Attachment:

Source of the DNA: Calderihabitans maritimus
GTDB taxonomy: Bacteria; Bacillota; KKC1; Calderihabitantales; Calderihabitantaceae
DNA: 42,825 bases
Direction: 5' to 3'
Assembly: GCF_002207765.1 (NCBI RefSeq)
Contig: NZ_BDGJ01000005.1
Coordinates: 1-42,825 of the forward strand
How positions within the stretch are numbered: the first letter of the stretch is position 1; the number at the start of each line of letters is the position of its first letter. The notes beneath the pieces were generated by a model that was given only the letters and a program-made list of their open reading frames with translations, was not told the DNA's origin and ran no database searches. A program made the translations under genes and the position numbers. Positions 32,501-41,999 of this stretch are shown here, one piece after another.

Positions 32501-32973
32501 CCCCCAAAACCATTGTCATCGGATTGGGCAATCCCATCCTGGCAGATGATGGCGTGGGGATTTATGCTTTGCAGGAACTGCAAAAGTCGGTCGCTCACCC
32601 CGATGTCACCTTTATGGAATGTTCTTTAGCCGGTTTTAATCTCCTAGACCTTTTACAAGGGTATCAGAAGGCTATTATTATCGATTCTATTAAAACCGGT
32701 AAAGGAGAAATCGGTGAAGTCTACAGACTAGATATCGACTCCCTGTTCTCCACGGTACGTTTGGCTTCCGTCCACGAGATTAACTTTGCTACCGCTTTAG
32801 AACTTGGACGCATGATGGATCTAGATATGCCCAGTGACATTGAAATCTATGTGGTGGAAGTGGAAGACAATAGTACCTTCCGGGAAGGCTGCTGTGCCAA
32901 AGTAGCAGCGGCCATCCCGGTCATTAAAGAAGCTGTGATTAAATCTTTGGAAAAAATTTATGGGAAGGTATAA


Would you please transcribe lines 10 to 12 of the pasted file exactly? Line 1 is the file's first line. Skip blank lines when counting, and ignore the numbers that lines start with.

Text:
32501 CCCCCAAAACCATTGTCATCGGATTGGGCAATCCCATCCTGGCAGATGATGGCGTGGGGATTTATGCTTTGCAGGAACTGCAAAAGTCGGTCGCTCACCC
32601 CGATGTCACCTTTATGGAATGTTCTTTAGCCGGTTTTAATCTCCTAGACCTTTTACAAGGGTATCAGAAGGCTATTATTATCGATTCTATTAAAACCGGT
32701 AAAGGAGAAATCGGTGAAGTCTACAGACTAGATATCGACTCCCTGTTCTCCACGGTACGTTTGGCTTCCGTCCACGAGATTAACTTTGCTACCGCTTTAG